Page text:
Wednesday, February 10, 2010

"Order Setting Hearing" (OSH) Endangers Lives

by Carol Wick, CEO of Harbor House

Monday's murder-suicide was tragic on so many levels. One that truly strikes home is that Alissa Blanton was not granted an emergency injunction when she requested it. Instead of denying the injunction, the judge issued an “Order Setting Hearing.” This is a process where a judge, who does not feel that there is enough information to give an injunction, sets a hearing date for both parties to appear, plead their cases and then decides whether or not an injunction should be granted.

What is the concern?

In these cases, an already terrified victim is left legally unprotected for 14 days while their alleged perpetrator, be it a stalker or batterer, is given not only notification about their action to end the relationship, but has14 days to continue the behavior that caused the victim to seek the injunction in the first place. The most dangerous period for a victim is when they attempt to end the relationship. An injunction is frequently the perpetrator's first notice that such a decision has been reached.

Harbor House survivors have reported coming home (if they live together the abuser would still be allowed to live in the home during the 14 days) and being beaten because the OSH had been served. This is extremely dangerous and, as we saw on Monday, often deadly practice that need not ever happen.

What could be done differently?

Harbor House has repeatedly requested that judges either grant or deny injunctions but to never choose OSH because of the vulnerability of the victim. When an injunction is denied, the batterer is unaware of the action and the victim can then amend and resubmit their petition. The practice of OSH became such a serious concern in Orange County that Harbor House began tracking the outcomes of cases based on how high the victim’s score was on the danger assessment (which tells us how likely they are to be killed). Ideally, we would like to see those scoring low on the assessment (although that is not a guarantee of safety) as the ones denied and those scoring high as the ones granted.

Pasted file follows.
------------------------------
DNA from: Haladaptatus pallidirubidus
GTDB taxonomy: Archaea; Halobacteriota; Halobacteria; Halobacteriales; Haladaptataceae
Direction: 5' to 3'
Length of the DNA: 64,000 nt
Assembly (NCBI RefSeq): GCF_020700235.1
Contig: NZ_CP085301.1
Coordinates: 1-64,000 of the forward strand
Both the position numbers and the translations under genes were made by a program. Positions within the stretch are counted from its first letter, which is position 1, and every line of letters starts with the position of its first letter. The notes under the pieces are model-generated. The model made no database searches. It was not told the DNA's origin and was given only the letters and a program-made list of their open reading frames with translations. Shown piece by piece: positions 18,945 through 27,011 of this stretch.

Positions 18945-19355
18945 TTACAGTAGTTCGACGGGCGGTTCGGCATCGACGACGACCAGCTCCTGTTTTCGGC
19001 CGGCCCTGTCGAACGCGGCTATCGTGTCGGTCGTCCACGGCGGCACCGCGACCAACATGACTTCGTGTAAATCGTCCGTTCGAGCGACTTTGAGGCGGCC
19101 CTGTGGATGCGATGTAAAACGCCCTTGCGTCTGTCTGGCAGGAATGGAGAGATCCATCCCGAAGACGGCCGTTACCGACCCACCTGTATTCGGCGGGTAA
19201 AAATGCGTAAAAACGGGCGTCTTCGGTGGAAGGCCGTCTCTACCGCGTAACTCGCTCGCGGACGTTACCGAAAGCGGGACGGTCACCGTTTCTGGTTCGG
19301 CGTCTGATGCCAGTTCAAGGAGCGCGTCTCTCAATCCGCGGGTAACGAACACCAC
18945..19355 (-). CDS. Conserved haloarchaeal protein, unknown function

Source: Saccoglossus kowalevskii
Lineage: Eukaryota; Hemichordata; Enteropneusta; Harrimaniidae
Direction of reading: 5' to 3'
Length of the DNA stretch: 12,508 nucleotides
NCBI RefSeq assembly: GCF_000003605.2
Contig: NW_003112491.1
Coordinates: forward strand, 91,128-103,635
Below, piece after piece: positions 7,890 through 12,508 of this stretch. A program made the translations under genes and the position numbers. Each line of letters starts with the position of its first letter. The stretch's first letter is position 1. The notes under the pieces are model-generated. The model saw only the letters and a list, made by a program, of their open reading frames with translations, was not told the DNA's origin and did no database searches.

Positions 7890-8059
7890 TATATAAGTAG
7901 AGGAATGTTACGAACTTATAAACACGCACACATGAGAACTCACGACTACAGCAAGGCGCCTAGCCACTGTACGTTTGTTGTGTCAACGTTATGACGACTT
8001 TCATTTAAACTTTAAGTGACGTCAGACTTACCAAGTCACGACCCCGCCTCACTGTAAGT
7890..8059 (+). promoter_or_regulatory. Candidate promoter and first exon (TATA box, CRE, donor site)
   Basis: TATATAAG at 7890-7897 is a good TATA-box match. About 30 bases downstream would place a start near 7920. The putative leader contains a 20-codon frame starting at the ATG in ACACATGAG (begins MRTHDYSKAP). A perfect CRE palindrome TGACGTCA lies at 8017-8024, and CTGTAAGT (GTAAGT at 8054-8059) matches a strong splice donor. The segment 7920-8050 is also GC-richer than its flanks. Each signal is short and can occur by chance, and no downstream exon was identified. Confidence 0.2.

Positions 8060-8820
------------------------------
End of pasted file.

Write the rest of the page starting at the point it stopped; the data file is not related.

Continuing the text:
For various reasons, judges often have no choice but to dismiss because a form is filled out incorrectly or not completely or there really is no legal basis for the injunction. Removing those situations, we would like to see about an 85-95% granted rate on highly dangerous cases. Due to the specialized domestic court here in Orange County, our judges are some of the best in the state at identifying what is really serious and what may not be. There is still room for improvement. Below is our latest report on how cases are doing here in Orange County. You be the judge.

As you can see in the table (left), sixty-three petitioners who were assessed by Harbor House as having a high likelihood of being killed or severely injured had their injunctions denied. Twenty-nine had an Order Setting Hearing where the batterer was notified of their action and they were left without protection. It is important to be aware of this practice, the danger in which it puts the victim, and that it is easily preventable.

WFTV has a copy of the petition for injunction available here.


  1. So, you advocate eliminating due process and just setting an injunction against any person who makes an accusation?

  2. Absoluntely not.

    If the allegations in the petition are not sufficient to grant a temporary (2-week) injunction while the parties wait for their hearing, the judge should deny the petition - thereby keeping the Respondent unaware that the Petitioner has sought injunctive relief.

    An OSH tells the Respondent that the other party wants an injunction but provides no legal protection to the Petitioner while the hearing is pending.

  3. Thank you Laura.

    Judges should deny the petition.

    We need to find a way to educate victims on Florida statute.